So far, Chileans have been generally very receptive (both to me and to some fellow startuppers). Asking for informations is easy and people will even go out of their way to help you some times – as long as you speak (at least a bit of) spanish. Forget english – it won’t help you communicating with ANYONE down here (not even people in professional services, such as banks, seem to dig english very much). That said, their spanish is a lot more understandable (at least to my ears) than, say, a Catalan or Madrileño speaking.
One certain category of people that really, REALLY astonished me is the public workers. It might even sound odd to say this, but public workers DO WORK in Chile. It’s NORMAL to see an officer from a government bureau or any other public service pulling extra hours, and guess what – they’re not there to drink coffee and talk by the water cooler. That alone was enough to blow me away…
Extra props for the police – the Carabineros – present everywhere (it’s relatively common to find one in the streets), which kinda improves the general feeling of safety. According to some locals, the police in Chile is among the least corrupt in the entire South America – quite a relief if you come from Brazil, where it’s actually better to bump on a robber than getting approached by a police officer.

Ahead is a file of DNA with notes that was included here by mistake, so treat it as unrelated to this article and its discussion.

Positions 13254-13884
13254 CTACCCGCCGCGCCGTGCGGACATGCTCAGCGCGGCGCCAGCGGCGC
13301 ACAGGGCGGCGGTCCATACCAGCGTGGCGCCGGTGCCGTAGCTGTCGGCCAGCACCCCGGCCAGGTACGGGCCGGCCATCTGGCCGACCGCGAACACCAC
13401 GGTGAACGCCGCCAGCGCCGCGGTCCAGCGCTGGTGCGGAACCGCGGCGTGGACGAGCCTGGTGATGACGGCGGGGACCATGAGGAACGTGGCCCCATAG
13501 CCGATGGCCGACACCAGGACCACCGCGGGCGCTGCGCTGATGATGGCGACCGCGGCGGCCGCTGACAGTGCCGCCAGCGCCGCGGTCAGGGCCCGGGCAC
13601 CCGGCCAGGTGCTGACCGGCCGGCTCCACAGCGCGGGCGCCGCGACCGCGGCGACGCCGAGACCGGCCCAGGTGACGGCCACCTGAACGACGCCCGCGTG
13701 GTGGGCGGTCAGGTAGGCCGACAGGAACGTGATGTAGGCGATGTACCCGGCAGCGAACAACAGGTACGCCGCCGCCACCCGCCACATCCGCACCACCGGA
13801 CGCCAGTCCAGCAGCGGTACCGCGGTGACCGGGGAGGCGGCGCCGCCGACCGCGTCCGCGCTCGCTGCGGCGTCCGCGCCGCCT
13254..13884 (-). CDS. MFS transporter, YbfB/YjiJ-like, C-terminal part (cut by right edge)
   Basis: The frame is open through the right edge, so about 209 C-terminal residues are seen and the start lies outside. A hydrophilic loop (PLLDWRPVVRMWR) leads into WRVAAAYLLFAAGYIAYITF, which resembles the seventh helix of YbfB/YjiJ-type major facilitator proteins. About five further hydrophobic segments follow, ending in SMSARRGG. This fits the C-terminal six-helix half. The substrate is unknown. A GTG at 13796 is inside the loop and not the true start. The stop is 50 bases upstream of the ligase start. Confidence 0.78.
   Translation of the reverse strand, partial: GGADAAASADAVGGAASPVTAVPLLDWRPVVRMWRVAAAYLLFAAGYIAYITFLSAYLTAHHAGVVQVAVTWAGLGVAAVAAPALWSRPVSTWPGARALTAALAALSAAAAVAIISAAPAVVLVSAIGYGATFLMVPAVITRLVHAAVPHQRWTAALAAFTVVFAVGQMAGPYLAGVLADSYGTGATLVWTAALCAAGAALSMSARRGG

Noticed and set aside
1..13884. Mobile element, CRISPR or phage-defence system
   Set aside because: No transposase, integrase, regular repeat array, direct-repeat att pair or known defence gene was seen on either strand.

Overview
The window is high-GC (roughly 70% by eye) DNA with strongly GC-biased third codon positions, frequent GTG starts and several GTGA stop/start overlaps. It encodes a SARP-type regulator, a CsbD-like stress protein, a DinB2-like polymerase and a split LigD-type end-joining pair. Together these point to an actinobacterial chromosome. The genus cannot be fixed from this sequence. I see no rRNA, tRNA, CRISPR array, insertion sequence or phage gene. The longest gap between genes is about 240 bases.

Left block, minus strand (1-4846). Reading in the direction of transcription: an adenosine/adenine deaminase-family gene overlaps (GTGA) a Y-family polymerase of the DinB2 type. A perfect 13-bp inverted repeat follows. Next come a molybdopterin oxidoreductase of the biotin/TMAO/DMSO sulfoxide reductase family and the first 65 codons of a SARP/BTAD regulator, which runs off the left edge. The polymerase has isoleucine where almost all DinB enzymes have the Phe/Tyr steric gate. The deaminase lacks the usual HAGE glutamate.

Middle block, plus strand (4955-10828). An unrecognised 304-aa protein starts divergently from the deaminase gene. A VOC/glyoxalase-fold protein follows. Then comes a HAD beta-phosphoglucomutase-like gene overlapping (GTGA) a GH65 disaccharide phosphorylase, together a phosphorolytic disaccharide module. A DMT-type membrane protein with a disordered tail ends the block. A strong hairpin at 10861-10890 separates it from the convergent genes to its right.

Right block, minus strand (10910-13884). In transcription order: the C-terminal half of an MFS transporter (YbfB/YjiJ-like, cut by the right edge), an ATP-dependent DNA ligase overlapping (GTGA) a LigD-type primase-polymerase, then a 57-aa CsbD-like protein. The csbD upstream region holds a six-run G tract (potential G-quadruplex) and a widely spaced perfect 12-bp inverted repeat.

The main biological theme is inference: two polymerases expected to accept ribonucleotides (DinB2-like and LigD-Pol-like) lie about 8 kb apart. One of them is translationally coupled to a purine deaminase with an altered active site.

By the way, PROTESTING seems to be the national sport in Chile: there seem to be at least one public demonstration every single day, mostly complaining about education (which is not free), service fares (busses, etc) and environment-related stuff. It’s sometimes scary, but it clearly shows how politically involved people are (a far cry from Brazilian’s “I complain on Twitter so I’m good” attitude).
I’m guessing most people will simply skip the 3 paragraphs and come straight to this topic, so I’ll start with a bit of story to bore you to death, fellow reader. I first came in contact with StartUp Chile (“SUP” for short) a few months ago, during the selection process for another incubation program, this one in San Francisco. Back then, the team from CORFO (the Chilean’s FINEP) was conducting its first experiment, with a handful of selected companies. They decided to open an official “first call” back in May, and amidst all the turmoil that is the day-to-day of a startup, I decided to give it a shot. Why not?